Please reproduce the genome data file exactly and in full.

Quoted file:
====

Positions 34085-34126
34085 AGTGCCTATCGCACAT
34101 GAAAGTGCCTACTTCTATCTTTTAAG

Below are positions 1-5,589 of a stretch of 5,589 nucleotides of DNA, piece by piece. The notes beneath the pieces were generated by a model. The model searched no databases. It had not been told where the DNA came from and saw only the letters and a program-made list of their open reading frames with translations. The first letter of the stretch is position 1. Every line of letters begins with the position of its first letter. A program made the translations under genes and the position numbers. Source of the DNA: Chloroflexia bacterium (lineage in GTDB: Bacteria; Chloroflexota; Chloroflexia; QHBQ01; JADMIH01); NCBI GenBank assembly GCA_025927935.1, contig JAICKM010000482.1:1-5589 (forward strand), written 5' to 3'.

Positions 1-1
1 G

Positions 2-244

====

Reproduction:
Positions 34085-34126
34085 AGTGCCTATCGCACAT
34101 GAAAGTGCCTACTTCTATCTTTTAAG

Below are positions 1-5,589 of a stretch of 5,589 nucleotides of DNA, piece by piece. The notes beneath the pieces were generated by a model. The model searched no databases. It had not been told where the DNA came from and saw only the letters and a program-made list of their open reading frames with translations. The first letter of the stretch is position 1. Every line of letters begins with the position of its first letter. A program made the translations under genes and the position numbers. Source of the DNA: Chloroflexia bacterium (lineage in GTDB: Bacteria; Chloroflexota; Chloroflexia; QHBQ01; JADMIH01); NCBI GenBank assembly GCA_025927935.1, contig JAICKM010000482.1:1-5589 (forward strand), written 5' to 3'.

Positions 1-1
1 G

Positions 2-244